Taking the plunge from recreational cyclist to racer can be a daunting step. Two years ago, holding a British Cycling provisional licence with no idea what I was doing, I was about to make that leap. It wasn’t graceful. Two years and two racing categories later I’ve come a long way, but every race is still a learning experience, and there is always someone stronger to rip your legs off. Here’s my racing story so far.
It was the 5th December 2015. A grey day, damp with gusts of wind ripping across the Odd Down track. I was shivering on the start-line of my first race, partly from the cold, mostly from nerves and adrenaline. Looking back, its seems daft to have been so worked-up over a 3/4 cat criterium, but my mind span. Am I fit enough? What if I get dropped? How do I corner in the bunch? How fast is everyone else? I needn’t have worried; after 25 minutes of yo-yoing off the back of the pack, I dropped my chain with a terribly timed shift and was unceremoniously spat out the back. Probably a fairly common first race experience. But I was hooked. I knew I wanted to come back and be the one dishing out the pain at the front, and I was going to train until I could.
I bought some books, most importantly Joe Friel’s Cyclist’s Training Bible. I’d recommend that any budding racer does the same. This book will teach you how to set ambitious yet realistic goals, identify strengths and weaknesses, then construct a focused, personalised plan to get you there. You’ll also learn a lot about key training principles, and how to think like a racer. Personally, I’ve found that goal setting is one of the most useful skills to have as an amateur athlete. Goal-setting and being self-critical is a skill in itself, and it’s probably the most important thing I’ve learnt so far. Given my somewhat obsessive personality, I often think, “What am I doing this month/week/day/training session/right now to achieve my goals?” I’ve found it provides focus and continuous motivation, particularly for those cold 6am winter rides when all you really want is another hour in bed. Next came a heart rate monitor, and a ramp test to find my training zones. Obviously I really wanted a power meter, but the student lifestyle has its limitations.
Understanding how to train is one thing, but putting it into action is another. Like most novice racers, I didn’t get it right first time. In a way it doesn’t matter; during your first year of racing and training, huge improvements are possible just by getting out and smashing yourself to bits occasionally. It’s the honeymoon phase of training – enjoy it while it lasts. I made the jump from weekend warrior to consistently training 6 hours a week, with structured interval workouts and a plan to target the Castle Combe summer series. I was hoping to be competitive, maybe score a few points, but mostly just hang on to the bunch. Most of my training was geared towards the frenetic surging of criterium racing, with loads of VO2 max efforts and sprint intervals. I definitely neglected base and threshold work, but you can do a lot worse than smashing out hill reps while transitioning from recreational cyclist to racer. I’ll delve into my training in more detail in a future post.
Four months later, I lined up for my second race, nerves jangling and pulse racing at Castle Combe for the notoriously sketchy Easter Classic. Predictably for an early season 3/4 race on a flat course with 80+ choppy riders, it was carnage. But I survived, and didn’t get dropped. Progress, and valuable experience of nudging elbows in the bunch.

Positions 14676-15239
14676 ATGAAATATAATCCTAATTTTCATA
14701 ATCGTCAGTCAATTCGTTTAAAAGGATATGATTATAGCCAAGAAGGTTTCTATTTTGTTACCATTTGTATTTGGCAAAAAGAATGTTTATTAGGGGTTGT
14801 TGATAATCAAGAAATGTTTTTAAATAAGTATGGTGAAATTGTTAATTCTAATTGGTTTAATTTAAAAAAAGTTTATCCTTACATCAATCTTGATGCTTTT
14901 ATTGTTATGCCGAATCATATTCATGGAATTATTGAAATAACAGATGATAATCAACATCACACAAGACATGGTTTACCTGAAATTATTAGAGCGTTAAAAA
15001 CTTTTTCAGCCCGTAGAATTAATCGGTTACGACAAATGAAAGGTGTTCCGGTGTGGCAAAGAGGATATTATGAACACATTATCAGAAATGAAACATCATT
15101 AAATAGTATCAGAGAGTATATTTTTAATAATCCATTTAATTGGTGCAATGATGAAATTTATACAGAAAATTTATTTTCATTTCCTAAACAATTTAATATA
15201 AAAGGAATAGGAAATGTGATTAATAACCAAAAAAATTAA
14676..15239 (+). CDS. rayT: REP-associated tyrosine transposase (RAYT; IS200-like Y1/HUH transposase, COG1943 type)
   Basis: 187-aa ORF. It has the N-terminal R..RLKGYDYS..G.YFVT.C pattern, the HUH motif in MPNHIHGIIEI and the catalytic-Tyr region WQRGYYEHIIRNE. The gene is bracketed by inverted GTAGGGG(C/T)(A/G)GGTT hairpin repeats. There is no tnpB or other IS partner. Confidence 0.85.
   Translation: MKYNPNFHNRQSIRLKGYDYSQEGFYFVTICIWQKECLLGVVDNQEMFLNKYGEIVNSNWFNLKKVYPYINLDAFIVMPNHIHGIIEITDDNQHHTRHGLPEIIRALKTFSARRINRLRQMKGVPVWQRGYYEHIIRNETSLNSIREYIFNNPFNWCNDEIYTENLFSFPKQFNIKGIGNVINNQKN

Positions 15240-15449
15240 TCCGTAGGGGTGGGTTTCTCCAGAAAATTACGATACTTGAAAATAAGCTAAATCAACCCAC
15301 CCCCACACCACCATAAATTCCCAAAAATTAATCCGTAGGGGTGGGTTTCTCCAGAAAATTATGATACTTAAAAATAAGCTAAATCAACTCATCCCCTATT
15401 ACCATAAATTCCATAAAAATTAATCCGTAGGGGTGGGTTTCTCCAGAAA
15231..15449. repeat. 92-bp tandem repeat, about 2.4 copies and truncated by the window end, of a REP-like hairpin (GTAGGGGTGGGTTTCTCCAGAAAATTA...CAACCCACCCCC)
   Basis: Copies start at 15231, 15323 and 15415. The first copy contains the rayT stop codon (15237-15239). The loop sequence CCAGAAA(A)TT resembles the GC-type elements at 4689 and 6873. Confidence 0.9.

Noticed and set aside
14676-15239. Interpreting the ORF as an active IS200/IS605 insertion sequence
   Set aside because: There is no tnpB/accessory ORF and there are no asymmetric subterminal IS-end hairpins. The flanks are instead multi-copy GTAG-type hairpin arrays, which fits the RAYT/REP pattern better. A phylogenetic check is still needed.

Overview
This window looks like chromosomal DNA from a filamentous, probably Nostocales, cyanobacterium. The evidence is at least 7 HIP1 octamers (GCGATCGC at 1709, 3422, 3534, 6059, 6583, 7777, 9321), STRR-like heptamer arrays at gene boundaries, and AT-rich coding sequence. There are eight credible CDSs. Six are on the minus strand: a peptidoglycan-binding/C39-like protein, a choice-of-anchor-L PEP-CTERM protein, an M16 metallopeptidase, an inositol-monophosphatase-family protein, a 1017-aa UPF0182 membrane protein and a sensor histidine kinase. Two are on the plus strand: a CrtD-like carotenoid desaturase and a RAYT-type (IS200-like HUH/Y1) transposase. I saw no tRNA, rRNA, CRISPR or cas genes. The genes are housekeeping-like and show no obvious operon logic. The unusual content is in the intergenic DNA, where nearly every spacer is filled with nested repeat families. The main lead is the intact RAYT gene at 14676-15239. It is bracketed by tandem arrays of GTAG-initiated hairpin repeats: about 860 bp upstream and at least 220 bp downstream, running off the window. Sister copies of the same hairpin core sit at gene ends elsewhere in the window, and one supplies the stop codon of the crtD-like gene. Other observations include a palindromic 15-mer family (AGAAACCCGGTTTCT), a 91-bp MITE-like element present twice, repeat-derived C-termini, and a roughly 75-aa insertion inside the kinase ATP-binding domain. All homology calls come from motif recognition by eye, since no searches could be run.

More training, more beginner-gains. At this stage it felt like every time I stepped on the bike I was quicker than the last. Come May, I felt prepped for the Castle Combe summer series. Combe is notoriously fast and flat – a sprinters’ paradise, particularly for 3/4 cat riders who can’t time trial away from a bunch at 50kmh. Fortunately, it turns out I can sprint. I had no idea this was the case, but in the first five rounds I picked up two wins, a 3rd and a 5th. That first win is scorched into my memory: rounding the final corner in about 10th wheel, biding my time and buzzing with adrenaline, then the absolute full-gas madness as the first person kicked. I latched onto their wheel, pulled past and put 10 metres on the chasing bunch. I actually couldn’t believe it – despite the winning margin, I had to ask the commissaires whether I’d got it. On the train home I rang just about everyone I knew: there are few feelings to top crossing the line first.
The summer series was a massive learning experience. Each race, I was riding a bit smarter and getting to the end fresher. Castle Combe racing is rather one dimensional, so the tactics don’t really change. Stay hidden but near the front, and keep the powder dry until the last lap. Positioning is key: you may have to burn a few matches to be in the right spot with 500m to go. I’ve never won a sprint from more than 10 riders back when it all kicks off. As a novice, you can effectively “race yourself fit”, while picking up all the tricks of the trade.
After picking up a podium in the last of 10 rounds, I’d wrapped up the overall series win too. My season goals had already been blown out of the water – I’d progressed up to 3rd cat and wasn’t far off the 40 points needed for 2nd. However, I knew I definitely didn’t have the engine to compete as a 2nd cat. Much more training was needed, particularly focusing on Functional Threshold Power (FTP) and endurance training. In my enthusiasm to smash intervals all week, I’d completely neglected this aspect of training. Without pause, I launched straight into more training than before. As cycling gradually became more of a priority, I managed to fit in more hours on the bike, and learn how to structure a training routine around work and the other bits of life. Unfortunately, I ran headlong into overtraining.